overall: 9 cm x 18.5 cm x 18.5 cm; 3 17/32 in x 7 9/32 in x 7 9/32 in
Japan: Ōsaka, Ōsaka
This compact Japanese electronic calculator straddles the border between desktop and pocket calculators. It is too large to fit in the pocket but considerably more compact than Sharp’s QT-8B. It does not require a cradle to recharge batteries.
The calculator has an array of nine digit keys, with larger 0 and decimal point keys below. Right of these are a clear key, a key for indicating that multiplication (rather than addition) should be carried out, a key for indication that division (rather than subtraction) should be carried out, and a key for multiplication or division. The machine has an eight digit capacity for all operations. In back of the keyboard is an eight digit display. Above these are alarm and error indicators. A switch is on the side shifts between AC operation, off, and DC operation.
A mark on the front reads: SHARP. A tag on the back reads in part: SHARP MODEL EL-8. It also reads: NO. 006927Y (/) SHARP ELECTRONICS CORPORATION (/) 10 KEYSTONE PLACE, PARAMUS (/) NEW JERSEY 07652 MADE IN JAPAN. An AC adapter comes with the device and is included in the dimensions.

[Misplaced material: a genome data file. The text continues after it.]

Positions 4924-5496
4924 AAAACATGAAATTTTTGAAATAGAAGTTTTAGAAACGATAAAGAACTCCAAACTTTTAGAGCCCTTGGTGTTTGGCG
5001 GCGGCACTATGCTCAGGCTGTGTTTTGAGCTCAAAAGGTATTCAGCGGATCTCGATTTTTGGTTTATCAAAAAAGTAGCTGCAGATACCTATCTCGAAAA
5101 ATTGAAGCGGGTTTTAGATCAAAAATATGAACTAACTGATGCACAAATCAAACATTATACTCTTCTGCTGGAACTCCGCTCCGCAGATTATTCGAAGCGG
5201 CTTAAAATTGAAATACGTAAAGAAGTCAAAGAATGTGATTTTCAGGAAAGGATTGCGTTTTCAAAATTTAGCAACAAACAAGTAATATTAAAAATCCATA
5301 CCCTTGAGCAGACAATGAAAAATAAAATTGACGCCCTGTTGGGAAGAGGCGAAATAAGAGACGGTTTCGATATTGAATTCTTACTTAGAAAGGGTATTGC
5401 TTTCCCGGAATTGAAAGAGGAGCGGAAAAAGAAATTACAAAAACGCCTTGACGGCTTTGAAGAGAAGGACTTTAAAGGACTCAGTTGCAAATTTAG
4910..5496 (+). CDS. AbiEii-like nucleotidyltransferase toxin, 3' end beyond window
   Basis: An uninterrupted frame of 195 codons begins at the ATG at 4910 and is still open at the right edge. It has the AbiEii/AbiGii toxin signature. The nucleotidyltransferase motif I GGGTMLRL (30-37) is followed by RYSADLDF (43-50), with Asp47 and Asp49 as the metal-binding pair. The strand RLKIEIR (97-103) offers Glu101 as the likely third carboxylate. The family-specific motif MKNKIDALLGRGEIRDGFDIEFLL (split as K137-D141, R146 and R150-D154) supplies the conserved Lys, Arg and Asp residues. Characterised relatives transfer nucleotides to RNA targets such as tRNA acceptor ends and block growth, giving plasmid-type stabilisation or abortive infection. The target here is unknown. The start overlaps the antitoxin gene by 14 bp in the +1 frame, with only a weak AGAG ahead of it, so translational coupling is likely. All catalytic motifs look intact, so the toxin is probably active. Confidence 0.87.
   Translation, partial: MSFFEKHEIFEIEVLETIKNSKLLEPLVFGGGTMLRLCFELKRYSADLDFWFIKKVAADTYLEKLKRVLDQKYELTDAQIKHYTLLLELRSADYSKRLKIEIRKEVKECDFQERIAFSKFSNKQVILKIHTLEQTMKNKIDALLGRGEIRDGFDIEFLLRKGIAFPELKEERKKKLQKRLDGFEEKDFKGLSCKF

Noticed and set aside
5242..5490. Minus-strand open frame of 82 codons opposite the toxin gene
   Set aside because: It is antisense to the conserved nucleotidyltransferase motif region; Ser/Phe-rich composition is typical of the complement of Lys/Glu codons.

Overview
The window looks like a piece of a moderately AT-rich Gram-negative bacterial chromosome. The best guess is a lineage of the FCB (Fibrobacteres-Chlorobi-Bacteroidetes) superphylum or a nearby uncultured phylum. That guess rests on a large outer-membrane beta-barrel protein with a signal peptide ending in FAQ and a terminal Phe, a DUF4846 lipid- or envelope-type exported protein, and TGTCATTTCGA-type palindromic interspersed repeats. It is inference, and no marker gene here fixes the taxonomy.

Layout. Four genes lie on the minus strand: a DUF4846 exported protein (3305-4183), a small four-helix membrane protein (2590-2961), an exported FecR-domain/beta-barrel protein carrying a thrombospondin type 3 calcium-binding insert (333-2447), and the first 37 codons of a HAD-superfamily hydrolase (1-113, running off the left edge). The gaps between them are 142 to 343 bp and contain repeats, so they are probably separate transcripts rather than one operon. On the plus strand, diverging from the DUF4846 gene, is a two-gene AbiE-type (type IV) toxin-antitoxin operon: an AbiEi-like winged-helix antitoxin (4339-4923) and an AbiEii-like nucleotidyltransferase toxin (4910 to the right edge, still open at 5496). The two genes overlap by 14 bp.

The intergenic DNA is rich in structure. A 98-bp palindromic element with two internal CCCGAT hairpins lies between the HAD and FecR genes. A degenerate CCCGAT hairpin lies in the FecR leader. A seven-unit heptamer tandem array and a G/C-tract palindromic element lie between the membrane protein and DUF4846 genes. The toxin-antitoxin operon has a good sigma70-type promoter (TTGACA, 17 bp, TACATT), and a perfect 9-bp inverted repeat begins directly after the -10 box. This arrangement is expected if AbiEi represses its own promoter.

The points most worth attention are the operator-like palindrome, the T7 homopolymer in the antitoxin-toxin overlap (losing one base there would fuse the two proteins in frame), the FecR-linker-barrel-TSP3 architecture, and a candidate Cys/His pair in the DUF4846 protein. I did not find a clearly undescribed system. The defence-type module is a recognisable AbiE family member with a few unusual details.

Inside the case are six nickel-cadmium batteries in a case, a calculator circuit board, a display circuit board, and eight tubes for the display. The four integrated circuits on the calculator board were made by North American Rockwell.
The battery case is marked in part: SHARP MODEL EL-84 (/) NICKEL-CADMIUM (/) RECHARGEABLE BATTERY. It also is marked: SHARP CORPORATION OSAKA, JAPAN. Hayakawa Electric adopted the name Sharp Corporation in January of 1970.
The SHARP EL-8 was widely advertised in the United States from early 1971 and sold for $345. This example came to the Museum in 1982.
Compare a slightly earlier Sharp machine, the model QT-8B (2006.0132.22). Also compare three versions of the EL-8 (1982.0656.01, 1981.0922.05, and 1991.0154.01).
Examples of the Sharp EL-8 are discussed online at the Vintage Calculators Web Museum, The Old Calculators Web Museum, John Wolff’s Web Museum and the Datamath Calculator Museum.
Guy Ball and Bruce Flamm, <I>The Complete Collector’s Guide to Pocket Calculators</I>, Tustin, Calif.: Wilson/Barnett Publishing, 1997, pp. 136–137.
J. R. Free, "Microelectronics Shrinks the Calculator," <I>Popular Science</I>, 198 #6, June 1971, pp. 74–76.
“How to Cut a Pocket Calculator in Half,” <I>Electronics</I>, 44. February 1, 1971, no page. An ad for the EL-8 (called the ELSI-8) appeared on pp. 12–13 of this issue.